A. Cleveland Voucher Program
The Cleveland education voucher program is better known as the Cleveland Scholarship and Tutoring Program (CSTP). CSTP makes up two well developed programs: an education voucher program and a tutoring assistance program. CSTP was enacted by the Ohio Legislature in 1996 and was the first education voucher program in the US which allowed religious schools to participate. The objective of the Cleveland education voucher program is to provide educational opportunities for students of low-income families residing within the Cleveland school district to attend private schools in Cleveland or to attend public school in districts adjacent to the Cleveland school district introduced in response to parental dissatisfaction with the quality of public schools(Lee & Wong, 2002, p. 45).
The Cleveland voucher program had great outcomes; the program showed the increased expectation of education, when the program first started in 1996 there was 1,994 voucher students. By 2000-01 the number increased to 4,195 voucher students in 50 private schools. Parental choice increased since all private schools in Cleveland and public schools in the district neighboring to the Cleveland school district are allowed to participate, this allowed parents the opportunity to be able to pick from multiply schools. It also showed that access of low income students to study in private schools increased; in 1999 the average family income for voucher students was $18,750, compared to $19,814 for public school students(Lee & Wong, 2002, p. 48). Both voucher and private students was viewed within the low income guidelines under the Cleveland voucher program for a family of two or more members. In Cleveland, priority was given to students from families whose income was less than 200% of federal poverty guidelines. However, students from high income families was also able to benefit, only if low-income students did not use up the education vouchers they were able to use the remaining vouchers. In this circumstance funds would also be available to middle-class families however these funds might not be divided amongst the most needed families (Lee & Wong, 2002, p. 49).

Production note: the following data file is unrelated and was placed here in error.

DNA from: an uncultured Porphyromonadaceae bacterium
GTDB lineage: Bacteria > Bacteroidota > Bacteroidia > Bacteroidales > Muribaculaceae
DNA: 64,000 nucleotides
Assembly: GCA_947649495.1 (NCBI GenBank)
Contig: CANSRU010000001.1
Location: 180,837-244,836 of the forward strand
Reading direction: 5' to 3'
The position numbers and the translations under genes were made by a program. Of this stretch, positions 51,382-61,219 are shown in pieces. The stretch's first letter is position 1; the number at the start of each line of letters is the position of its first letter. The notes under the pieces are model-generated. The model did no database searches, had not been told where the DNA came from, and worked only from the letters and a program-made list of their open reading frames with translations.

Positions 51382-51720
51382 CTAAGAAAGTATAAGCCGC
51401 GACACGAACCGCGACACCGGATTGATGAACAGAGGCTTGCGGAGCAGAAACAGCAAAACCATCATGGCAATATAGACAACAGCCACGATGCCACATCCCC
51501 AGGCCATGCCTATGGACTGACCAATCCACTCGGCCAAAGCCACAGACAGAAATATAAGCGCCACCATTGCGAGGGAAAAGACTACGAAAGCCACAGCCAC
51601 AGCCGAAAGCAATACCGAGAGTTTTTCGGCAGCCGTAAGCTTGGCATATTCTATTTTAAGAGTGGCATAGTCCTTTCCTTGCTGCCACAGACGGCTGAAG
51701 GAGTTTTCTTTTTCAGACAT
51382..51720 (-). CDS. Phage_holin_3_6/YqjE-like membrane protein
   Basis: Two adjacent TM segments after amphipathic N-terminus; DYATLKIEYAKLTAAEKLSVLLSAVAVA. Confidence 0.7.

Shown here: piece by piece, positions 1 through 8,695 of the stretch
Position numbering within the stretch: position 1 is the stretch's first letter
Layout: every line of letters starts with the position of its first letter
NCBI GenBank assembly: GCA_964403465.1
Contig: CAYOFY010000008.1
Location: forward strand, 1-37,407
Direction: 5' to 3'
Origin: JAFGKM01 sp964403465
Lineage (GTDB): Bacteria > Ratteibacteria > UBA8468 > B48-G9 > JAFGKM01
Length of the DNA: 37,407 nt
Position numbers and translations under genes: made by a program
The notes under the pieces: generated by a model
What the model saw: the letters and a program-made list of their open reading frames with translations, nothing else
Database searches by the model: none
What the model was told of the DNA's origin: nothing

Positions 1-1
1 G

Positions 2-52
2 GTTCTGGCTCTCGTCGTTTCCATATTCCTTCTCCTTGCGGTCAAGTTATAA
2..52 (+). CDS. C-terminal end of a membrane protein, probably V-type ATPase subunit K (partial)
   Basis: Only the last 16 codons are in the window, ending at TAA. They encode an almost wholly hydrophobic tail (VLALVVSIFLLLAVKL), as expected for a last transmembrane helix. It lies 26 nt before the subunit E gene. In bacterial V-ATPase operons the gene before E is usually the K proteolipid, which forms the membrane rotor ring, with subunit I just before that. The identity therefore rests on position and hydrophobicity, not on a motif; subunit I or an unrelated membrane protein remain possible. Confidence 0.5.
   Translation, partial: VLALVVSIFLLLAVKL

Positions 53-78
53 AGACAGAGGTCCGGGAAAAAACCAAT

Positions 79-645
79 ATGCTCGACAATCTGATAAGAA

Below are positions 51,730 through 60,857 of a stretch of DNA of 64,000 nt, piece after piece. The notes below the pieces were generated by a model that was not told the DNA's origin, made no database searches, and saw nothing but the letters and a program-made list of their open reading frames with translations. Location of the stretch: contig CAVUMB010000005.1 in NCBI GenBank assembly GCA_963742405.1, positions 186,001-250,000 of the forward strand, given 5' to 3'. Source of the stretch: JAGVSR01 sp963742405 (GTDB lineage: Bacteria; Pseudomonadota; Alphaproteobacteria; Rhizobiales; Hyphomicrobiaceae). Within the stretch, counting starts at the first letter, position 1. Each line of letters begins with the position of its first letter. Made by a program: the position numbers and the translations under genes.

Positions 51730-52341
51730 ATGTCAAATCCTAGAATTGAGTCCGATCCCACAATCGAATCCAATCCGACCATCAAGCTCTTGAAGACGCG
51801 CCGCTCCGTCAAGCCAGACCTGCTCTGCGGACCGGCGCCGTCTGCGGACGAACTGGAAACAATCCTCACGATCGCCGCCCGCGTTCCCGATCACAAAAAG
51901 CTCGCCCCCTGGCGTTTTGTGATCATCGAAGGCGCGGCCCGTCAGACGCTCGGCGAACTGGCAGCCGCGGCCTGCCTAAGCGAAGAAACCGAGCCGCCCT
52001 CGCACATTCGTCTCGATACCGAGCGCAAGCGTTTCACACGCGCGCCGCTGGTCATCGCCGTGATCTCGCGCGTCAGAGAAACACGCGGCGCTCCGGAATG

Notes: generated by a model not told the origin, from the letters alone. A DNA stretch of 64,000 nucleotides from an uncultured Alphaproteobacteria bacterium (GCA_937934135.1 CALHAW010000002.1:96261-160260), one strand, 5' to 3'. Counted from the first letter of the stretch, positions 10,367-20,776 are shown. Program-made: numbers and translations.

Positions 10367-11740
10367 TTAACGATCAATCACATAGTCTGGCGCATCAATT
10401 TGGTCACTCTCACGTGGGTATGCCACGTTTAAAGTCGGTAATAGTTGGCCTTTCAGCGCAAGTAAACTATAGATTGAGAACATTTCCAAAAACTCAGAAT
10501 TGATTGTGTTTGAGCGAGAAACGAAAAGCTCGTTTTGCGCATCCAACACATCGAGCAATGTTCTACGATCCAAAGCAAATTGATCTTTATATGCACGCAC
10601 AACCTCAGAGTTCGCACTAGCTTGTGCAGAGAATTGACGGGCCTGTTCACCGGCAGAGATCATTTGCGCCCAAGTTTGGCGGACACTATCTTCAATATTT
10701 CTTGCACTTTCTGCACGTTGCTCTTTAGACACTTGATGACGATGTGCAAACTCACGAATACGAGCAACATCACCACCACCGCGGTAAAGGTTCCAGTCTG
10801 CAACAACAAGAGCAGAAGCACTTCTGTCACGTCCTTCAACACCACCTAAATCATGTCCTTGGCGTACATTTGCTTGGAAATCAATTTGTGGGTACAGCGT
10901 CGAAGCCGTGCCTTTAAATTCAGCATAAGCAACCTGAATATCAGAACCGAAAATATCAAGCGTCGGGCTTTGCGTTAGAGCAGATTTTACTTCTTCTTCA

B. Milwaukee Voucher Program
The Milwaukee education voucher program, better known as the Milwaukee Parental Choice Program, was established by the Wisconsin Legislature in 1989 and commenced operation in 1990. The objective of the Milwaukee education voucher program is to provide financial assistance for students of low-income families residing within the city of Milwaukee to attend private schools(Lee & Wong, 2002, p. 26). This program had increased the provision of education for low-income students in Milwaukee because the number of participating schools increased from seven in 1990 to 103 in 2000. In